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Billings cancer specialist concerned by campaign rhetoric on health care

Posted at 5:00 AM, Nov 02, 2018
and last updated 2019-07-17 14:51:14-04

BILLINGS – As the campaign trail heats up across the nation ahead of Election Day, voters have probably noticed health care coverage mentioned in campaign ads.

Some candidates are using their beliefs on coverage to attract voters and paint their opponent in a negative light.

One Billings doctor who has been in the health care profession for more than 35 years calls this rhetoric “concerning.”

Oncologist Dr. Patrick Cobb recently shared his thoughts on the stance candidates are taking, calling them “extreme positions.”

“Health care is such a big part of the United States economy. It affects everybody, all Americans. So my concern is when I hear this kind of rhetoric, that I would suggest we take a more measured approach. There’s no question that things need to be changed. The only incorrect answer would be to do nothing because things do need to change. But to be too radical one way or the other, I don’t think that serves anybody’s best interest,” Cobb said.

The term “pre-existing conditions” is also showing up in campaign ads.

Generally speaking, the ads claim Republicans don’t support policies that cover pre-existing conditions, and they plan to repeal the affordable care act.

While it’s true the Republican Party isn’t satisfied with the Affordable Care Act, just this Wednesday, Senate Majority Leader Mitch McConnel said he’s not aware of anyone in the Senate who wishes to strip away protections for those with pre-existing conditions.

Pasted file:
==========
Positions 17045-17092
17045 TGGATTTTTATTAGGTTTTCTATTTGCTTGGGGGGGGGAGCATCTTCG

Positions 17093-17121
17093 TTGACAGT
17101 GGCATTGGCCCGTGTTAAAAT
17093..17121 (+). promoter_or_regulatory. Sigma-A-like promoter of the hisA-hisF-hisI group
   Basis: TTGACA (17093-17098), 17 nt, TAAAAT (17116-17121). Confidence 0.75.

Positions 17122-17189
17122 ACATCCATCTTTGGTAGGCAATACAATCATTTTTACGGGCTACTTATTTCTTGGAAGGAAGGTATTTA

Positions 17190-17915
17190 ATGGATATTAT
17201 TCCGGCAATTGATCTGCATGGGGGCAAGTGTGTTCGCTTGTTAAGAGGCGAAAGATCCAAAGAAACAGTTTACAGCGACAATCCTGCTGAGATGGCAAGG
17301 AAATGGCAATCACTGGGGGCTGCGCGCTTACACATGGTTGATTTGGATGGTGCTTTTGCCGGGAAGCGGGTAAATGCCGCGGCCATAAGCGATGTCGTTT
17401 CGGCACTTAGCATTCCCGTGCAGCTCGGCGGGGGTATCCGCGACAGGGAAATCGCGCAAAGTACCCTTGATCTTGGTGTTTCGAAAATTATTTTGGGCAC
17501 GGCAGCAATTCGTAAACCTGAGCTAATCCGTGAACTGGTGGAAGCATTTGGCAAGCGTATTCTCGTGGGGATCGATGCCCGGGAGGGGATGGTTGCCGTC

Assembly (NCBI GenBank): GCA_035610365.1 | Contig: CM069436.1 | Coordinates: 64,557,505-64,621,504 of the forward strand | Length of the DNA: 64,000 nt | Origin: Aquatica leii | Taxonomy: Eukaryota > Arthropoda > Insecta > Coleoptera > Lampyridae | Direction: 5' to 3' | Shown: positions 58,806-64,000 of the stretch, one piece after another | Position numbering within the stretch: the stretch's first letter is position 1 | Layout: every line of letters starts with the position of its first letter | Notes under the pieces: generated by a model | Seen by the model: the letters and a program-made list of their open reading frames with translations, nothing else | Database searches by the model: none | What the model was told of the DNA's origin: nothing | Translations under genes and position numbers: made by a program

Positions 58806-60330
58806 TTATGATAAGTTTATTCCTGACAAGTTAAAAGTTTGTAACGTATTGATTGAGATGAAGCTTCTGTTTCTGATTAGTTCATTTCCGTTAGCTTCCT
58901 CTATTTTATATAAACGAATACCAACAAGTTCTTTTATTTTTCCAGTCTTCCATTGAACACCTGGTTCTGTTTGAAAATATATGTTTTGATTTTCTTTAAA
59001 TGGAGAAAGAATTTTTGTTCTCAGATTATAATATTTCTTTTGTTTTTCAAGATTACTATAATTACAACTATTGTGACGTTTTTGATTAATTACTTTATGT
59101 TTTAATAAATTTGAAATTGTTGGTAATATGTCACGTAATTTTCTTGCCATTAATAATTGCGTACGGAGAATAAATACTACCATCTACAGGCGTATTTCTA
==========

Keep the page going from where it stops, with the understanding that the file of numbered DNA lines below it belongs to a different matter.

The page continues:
Dr. Cobb has witnessed the importance of programs that give more people access to health insurance, saying they are “vitally important.”

“Before the Affordable Care Act in Montana, 20 percent of people who are under the age of 65 didn’t have health insurance,” he said. “So if you do the math, that means that about 1 in 10 people that came to see me, didn’t have health insurance. And everybody that came to the front door had a pre-existing condition. So these things that expand health insurance coverage to more people, and to get rid of pre-existing conditions, as a way to get insurance, those things are really important to my patients.”

Overall, Dr. Cobb believes both sides need to be heard in the health care debate.

“We need to take the best ideas of both sides, be able to build on what we have, not to throw the baby out with the bath water and start from scratch,” he said. “It’s obvious we need to change the way healthcare is delivered in the United States, but we need to take the best ideas from both sides.”